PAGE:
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Content Negotiation Implementing Support for XML

In this section, we will discuss another concept of RESTful Web Services that is content negotiation.

Content Negotiation

A resource can have many representations, mostly because there may be multiple clients expecting different representations.

Content negotiation is the process of selecting the best representation for a given response when there are multiple representations available. It is a part of HTTP that makes it possible to serve different versions of a document at the same URI.

In web API, content negotiation is performed at the server side to determine the media type formatted to be used based on return the response for an incoming request from the client-side. Content negotiation is centered on the media type and media type formatter.

Server-driven vs. Agent-driven Content Negotiation

An algorithm located at the server makes the selection of representation for a response, which is called server-driven negotiation.

An agent makes the selection of representation for a response, is called agent-driven content negotiation.

So, most of RSET API implementations rely on agent-driven content negotiations. Agent driven content negotiation rely on the usage of HTTP requests or resource URI patterns.

Content negotiation using HTTP headers

An incoming request may have an entity attached to it. To determine the type of entity server uses the HTTP request header Content-Type. There are some common content types are: application/json, application/xml, text/html, images/jpg, etc.

HTTP header ACCEPT is used to determine what type of representation is desired at the client-side. It contains a value as mentioned for Content-Type.

If there is no header is present in the request, the server can send preconfigured default representation type.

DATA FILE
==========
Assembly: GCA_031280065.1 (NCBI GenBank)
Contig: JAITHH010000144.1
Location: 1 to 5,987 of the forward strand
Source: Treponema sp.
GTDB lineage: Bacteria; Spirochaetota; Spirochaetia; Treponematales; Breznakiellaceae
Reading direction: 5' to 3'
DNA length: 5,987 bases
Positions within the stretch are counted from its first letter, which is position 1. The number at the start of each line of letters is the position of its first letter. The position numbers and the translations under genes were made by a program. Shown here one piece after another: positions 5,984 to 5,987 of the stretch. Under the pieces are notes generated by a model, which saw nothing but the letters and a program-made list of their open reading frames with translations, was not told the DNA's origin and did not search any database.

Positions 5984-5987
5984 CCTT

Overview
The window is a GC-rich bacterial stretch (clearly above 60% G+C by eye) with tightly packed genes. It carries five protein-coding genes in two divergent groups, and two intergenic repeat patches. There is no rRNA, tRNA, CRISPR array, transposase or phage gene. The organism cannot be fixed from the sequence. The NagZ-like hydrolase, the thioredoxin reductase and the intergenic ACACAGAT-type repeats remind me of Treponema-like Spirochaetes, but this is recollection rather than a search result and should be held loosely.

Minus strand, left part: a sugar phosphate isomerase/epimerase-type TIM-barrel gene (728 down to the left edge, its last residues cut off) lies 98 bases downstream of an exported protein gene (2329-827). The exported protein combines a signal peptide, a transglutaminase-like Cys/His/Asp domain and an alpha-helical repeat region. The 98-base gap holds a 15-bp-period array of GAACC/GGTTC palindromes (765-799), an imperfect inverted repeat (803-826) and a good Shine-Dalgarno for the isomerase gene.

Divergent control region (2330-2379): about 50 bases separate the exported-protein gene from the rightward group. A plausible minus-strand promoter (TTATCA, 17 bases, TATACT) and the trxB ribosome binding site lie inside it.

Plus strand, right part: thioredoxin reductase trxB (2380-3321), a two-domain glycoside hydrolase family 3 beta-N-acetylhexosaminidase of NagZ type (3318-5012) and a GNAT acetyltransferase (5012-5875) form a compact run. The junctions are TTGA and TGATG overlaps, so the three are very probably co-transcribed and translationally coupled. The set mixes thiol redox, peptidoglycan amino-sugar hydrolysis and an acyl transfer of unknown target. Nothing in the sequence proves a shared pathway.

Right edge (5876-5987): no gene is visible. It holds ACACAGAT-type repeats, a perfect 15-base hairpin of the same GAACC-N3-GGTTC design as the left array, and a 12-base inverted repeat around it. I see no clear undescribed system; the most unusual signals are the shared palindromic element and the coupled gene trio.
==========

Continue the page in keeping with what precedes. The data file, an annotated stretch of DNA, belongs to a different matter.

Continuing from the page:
Content negotiation using URL patterns

There is another way to pass content type information to the server. The client can use a specific extension in resource URIs. For example, a client can request for the following:

The first request URI returns the XML response, and the second URI returns the JSON response.

Defining Preferences

The preference is defined through the q parameter that has values between 0 and 1. If the client does not specify the request header, it takes the implicit value, i.e., 1.

If the client is not sure about its desired representation and wants to give multiple values in the accept header. For example:

The above accept header allows you to ask the server for a JSON format. If the JSON format is not present, it will look for XML format. If the XML format is not possible, let it return what it can.

All services we are created until now only work with JSON input and JSON output. If we want to send a GET request by using HTTP header application/xml, it will return the status: 406 Not Acceptable.

Content Negotiation Implementing Support for XML

The above image shows that XML is not a valid accept header. Let's see how to implement XML format to one of the representations that are supported.

Step 1: Open pom.xml and add jackson-dataformat-xml dependency.

Step 2: Re-launch the application.

Step 3: Open the REST client Postman and send a GET request by specifying the HTTP header Accept: application/xml.

Content Negotiation Implementing Support for XML

The following image shows the response in XML format.

Content Negotiation Implementing Support for XML

Similarly, we can send a GET request for a specific user.

Content Negotiation Implementing Support for XML

Let's send a POST request using the same HTTP header.

  • Under the Header tab add Content-Type: application/xml and Accept: application/xml.
  • Select the Body tab.
  • Enter the name and dob of the user in XML format.
  • Select the XML format XML (application/xml).
  • Click on the Send button.
Content Negotiation Implementing Support for XML

We get the Status: 201 Created. It means that user has been created successfully. Now it can support both the formats XML and JSON.








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